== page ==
Nonfiction > Harvard Classics > William Penn > Fruits of Solitude
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William Penn. (1644–1718).  Fruits of Solitude.
The Harvard Classics.  1909–14.
 
Part II
 
The Right Moralist
 
 
1. A Right Moralist, is a Great and Good Man, but for that Reason he is rarely to be found.  1
  2. There are a Sort of People, that are fond of the Character, who, in my Opinion, have but little Title to it.  2
  3. They think it enough, not to defraud a Man of his Pay, or betray his Friend; but never consider, That the Law forbids the one at his Peril, and that Virtue is seldom the Reason of the other.  3
  4. But certainly he that Covets, can no more be a Moral Man, than he that Steals; since he does so in his Mind. Nor can he be one that Robs his Neighbor of his Credit, or that craftily undermines him of his Trade or Office.  4
  5. If a Man pays his Taylor, but Debauches his Wife; Is he a current Moralist?  5
  6. But what shall we say of the Man that Rebels against his Father, is an Ill Husband, or an Abusive Neighbor; one that ’s Lavish of his Time, of his Health, and of his Estate, in which his Family is so nearly concerned? Must he go for a Right Moralist, because he pays his Rent well?  6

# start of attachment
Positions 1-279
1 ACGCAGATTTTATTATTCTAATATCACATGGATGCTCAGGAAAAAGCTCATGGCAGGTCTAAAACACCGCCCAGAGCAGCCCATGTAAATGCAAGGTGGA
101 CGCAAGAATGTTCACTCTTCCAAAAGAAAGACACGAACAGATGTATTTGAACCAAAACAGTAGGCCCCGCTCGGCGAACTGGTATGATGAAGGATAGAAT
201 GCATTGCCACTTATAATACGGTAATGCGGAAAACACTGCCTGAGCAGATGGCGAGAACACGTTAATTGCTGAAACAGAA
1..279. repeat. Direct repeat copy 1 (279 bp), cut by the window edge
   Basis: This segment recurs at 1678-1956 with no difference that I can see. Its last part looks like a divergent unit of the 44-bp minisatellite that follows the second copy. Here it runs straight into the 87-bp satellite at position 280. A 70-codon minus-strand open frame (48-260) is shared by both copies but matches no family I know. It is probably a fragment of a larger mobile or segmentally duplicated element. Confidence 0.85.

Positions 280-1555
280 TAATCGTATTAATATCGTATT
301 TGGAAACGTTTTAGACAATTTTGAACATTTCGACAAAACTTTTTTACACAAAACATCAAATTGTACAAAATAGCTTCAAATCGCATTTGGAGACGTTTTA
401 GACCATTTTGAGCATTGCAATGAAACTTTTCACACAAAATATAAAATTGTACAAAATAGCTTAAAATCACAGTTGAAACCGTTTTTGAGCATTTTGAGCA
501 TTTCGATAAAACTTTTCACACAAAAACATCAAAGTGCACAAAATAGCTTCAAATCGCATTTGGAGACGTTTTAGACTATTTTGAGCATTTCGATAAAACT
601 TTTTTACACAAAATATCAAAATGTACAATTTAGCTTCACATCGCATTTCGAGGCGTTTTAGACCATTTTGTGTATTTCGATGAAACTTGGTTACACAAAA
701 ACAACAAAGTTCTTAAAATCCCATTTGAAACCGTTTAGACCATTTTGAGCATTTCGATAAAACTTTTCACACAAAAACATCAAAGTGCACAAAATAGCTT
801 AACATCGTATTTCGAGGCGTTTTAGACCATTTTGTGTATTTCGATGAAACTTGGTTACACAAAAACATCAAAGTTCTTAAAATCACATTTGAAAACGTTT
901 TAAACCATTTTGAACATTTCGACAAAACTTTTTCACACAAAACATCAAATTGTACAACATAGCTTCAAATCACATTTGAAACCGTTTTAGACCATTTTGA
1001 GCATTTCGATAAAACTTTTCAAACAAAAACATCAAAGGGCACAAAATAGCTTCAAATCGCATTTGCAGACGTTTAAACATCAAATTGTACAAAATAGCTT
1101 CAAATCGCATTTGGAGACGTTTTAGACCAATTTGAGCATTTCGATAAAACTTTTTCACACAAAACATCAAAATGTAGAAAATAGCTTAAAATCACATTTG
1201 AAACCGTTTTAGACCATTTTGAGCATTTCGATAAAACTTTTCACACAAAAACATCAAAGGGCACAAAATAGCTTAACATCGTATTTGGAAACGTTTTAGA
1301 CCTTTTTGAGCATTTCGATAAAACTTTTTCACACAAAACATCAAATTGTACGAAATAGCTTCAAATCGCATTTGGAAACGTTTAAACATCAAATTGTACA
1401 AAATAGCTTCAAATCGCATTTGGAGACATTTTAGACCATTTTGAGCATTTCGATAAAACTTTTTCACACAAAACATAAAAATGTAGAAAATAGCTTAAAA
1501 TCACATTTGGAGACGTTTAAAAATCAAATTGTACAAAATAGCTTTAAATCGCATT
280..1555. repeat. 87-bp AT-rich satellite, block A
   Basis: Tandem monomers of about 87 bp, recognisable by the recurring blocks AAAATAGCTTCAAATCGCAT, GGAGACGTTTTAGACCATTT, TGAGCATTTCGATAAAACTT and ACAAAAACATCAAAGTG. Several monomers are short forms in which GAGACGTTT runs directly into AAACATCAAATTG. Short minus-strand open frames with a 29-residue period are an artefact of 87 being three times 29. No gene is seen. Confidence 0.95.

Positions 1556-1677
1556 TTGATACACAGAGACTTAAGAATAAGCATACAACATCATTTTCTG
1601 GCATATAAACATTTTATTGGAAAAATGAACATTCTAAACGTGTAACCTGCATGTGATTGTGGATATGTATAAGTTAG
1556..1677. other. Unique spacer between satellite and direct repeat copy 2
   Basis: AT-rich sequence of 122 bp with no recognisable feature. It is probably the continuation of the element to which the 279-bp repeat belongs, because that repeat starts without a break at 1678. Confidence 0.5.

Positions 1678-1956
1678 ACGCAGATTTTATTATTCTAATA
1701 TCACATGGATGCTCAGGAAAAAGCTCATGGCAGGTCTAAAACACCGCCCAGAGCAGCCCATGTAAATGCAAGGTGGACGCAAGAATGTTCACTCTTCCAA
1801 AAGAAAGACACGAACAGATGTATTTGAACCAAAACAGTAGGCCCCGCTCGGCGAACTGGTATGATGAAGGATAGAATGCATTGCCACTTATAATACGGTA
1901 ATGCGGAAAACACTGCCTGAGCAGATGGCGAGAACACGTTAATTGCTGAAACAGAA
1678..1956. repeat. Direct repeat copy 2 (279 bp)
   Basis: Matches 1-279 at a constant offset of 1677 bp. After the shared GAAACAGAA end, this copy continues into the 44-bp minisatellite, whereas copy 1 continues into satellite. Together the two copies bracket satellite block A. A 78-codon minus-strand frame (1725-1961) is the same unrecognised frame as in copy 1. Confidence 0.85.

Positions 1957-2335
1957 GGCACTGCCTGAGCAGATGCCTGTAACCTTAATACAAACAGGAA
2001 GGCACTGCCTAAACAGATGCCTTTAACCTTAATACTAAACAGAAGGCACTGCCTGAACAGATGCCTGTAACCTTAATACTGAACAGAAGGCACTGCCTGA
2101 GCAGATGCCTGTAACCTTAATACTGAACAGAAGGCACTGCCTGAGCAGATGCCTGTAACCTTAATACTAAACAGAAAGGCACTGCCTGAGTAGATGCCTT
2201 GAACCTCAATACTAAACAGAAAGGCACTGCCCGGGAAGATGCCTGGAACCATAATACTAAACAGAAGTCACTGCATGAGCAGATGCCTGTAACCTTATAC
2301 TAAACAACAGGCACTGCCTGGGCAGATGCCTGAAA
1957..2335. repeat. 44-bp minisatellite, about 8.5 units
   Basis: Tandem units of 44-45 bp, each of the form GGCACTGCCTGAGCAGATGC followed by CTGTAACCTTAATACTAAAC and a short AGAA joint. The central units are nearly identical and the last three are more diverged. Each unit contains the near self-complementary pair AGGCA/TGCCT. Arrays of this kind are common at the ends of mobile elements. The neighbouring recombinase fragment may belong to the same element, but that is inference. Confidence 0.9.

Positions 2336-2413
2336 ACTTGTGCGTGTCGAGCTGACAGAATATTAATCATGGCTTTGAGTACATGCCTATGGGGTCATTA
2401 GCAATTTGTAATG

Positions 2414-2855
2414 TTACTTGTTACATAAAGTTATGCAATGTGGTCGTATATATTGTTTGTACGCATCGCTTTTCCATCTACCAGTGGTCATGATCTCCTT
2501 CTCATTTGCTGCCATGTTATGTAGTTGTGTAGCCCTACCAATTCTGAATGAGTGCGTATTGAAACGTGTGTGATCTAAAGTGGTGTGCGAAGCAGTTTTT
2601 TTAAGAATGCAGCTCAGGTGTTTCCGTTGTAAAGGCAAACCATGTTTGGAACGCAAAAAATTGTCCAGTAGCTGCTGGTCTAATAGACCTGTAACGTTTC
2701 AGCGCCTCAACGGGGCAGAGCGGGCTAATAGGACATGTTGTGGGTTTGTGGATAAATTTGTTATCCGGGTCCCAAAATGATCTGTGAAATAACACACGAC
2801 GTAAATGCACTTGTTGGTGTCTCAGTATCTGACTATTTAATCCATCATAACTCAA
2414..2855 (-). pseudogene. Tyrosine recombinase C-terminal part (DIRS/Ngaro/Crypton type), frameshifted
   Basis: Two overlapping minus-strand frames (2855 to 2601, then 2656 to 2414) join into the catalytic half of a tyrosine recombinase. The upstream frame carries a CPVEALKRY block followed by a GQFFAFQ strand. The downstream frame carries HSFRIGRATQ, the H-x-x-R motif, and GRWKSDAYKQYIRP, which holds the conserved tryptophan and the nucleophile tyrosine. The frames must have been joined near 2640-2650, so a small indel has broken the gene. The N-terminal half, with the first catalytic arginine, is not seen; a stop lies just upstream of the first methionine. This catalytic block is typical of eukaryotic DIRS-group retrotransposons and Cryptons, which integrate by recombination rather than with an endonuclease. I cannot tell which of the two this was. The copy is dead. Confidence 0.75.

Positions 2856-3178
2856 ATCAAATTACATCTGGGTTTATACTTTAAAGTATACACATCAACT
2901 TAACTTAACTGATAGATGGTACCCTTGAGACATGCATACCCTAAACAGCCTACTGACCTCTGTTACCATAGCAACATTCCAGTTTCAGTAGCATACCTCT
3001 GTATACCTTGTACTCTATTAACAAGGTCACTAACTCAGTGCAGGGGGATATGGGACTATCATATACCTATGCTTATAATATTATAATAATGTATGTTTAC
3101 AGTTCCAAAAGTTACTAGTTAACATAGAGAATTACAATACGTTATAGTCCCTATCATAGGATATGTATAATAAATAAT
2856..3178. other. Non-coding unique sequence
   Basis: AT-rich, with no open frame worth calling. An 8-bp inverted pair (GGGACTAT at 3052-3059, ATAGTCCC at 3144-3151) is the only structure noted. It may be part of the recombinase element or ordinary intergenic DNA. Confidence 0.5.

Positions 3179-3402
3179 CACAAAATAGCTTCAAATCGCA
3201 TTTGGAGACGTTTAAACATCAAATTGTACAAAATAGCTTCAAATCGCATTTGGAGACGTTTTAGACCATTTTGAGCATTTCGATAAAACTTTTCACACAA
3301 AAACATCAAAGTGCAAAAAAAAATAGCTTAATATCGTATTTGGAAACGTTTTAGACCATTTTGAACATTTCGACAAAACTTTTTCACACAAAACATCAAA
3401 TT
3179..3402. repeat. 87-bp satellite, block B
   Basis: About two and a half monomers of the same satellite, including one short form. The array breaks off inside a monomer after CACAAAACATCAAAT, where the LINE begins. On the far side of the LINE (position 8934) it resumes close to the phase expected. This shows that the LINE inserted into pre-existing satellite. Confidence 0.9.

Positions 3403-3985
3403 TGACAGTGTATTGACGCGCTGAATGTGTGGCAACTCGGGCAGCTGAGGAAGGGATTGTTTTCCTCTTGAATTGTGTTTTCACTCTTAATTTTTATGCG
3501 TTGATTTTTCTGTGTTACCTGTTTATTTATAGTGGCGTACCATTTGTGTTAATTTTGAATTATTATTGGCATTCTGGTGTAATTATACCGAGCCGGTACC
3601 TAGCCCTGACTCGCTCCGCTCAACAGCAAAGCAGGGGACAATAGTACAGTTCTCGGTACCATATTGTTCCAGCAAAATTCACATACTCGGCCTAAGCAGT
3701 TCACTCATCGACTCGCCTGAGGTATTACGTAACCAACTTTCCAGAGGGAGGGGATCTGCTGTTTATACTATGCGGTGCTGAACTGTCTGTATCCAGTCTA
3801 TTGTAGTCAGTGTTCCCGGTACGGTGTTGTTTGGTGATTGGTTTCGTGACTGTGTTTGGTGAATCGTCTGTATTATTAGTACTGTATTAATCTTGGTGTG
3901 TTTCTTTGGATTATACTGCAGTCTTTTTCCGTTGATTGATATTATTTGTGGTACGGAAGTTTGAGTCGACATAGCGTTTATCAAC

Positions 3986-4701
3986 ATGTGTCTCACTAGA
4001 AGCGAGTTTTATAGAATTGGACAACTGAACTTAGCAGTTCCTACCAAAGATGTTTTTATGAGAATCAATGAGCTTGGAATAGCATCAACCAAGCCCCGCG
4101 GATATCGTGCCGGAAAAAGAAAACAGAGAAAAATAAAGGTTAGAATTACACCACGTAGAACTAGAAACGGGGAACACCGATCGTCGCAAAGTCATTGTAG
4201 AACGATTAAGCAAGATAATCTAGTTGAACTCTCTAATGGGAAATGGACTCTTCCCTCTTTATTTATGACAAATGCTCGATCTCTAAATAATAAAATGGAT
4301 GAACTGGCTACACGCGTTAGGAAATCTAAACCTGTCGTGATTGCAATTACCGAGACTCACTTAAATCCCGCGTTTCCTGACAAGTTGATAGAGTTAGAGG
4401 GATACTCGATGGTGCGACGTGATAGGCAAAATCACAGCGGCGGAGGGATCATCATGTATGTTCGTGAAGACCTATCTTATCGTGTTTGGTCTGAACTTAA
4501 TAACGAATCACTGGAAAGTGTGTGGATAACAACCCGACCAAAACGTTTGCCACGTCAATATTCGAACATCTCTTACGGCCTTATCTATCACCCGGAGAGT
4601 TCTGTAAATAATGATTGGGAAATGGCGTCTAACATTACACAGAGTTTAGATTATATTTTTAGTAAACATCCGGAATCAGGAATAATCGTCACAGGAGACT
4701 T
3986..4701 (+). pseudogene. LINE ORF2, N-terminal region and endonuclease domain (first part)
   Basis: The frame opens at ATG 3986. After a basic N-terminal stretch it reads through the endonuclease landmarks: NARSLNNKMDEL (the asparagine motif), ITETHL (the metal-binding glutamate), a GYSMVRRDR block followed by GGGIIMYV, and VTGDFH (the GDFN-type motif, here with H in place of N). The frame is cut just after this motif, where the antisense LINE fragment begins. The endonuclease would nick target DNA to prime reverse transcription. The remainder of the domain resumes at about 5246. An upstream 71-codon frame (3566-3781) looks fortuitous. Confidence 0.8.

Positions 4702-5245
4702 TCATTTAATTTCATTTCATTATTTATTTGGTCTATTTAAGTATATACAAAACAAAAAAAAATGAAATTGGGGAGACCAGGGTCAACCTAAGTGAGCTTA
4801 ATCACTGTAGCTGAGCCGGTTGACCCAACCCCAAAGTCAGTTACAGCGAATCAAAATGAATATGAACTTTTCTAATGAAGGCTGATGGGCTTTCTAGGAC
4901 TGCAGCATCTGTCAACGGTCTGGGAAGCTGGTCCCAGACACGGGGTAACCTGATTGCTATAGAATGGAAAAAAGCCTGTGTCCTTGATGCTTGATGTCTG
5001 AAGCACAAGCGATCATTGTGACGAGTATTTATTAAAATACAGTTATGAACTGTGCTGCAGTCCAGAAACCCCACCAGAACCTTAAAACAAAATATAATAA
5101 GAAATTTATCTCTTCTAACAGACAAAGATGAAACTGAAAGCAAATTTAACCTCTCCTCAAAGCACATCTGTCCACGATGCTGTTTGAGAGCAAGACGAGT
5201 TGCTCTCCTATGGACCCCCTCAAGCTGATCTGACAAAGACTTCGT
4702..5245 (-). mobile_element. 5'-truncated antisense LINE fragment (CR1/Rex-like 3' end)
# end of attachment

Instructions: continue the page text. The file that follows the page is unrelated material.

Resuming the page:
7. I would ask some of those Men of Morals, Whether he that Robs God and Himself too, tho’ he should not defraud his Neighbor, be the Moral Man?  7
  8. Do I owe my self Nothing? And do I not owe All to God? And if paying what we owe, makes the Moral Man, is it not fit we should begin to render our Dues, where we owe our very Beginning; ay, our All?  8
  9. The Compleat Moralist begins with God; he gives him his Due, his Heart, his Love, his Service; the Bountiful Giver of his Well-Being, as well as Being.  9
  10. He that lives without a Sense of this Dependency and Obligation, cannot be a Moral Man, because he does not make his Returns of Love and Obedience; as becomes an honest and a sensible Creature: Which very Term Implies he is not his own; and it cannot be very honest to misimploy another’s Goods.  10
  11. But can there be no Debt, but to a fellow Creature? Or, will our Exactness in paying those Dribling ones, while we neglect our weightier Obligations, Cancel the Bonds we lie under, and render us right and thorough Moralists?  11
  12. As Judgments are paid before Bonds, and Bonds before Bills or Book-Debts, so the Moralist considers his Obligations according to their several Dignities.  12
  In the first Place, Him to whom he owes himself. Next, himself, in his Health and Livelihood. Lastly, His other Obligations, whether Rational or Pecuniary; doing to others, to the Extent of his Ability, as he would have them do unto him.  13
  13. In short, The Moral Man is he that Loves God above All, and his Neighbor as himself, which fulfils both Tables at once.  14
 

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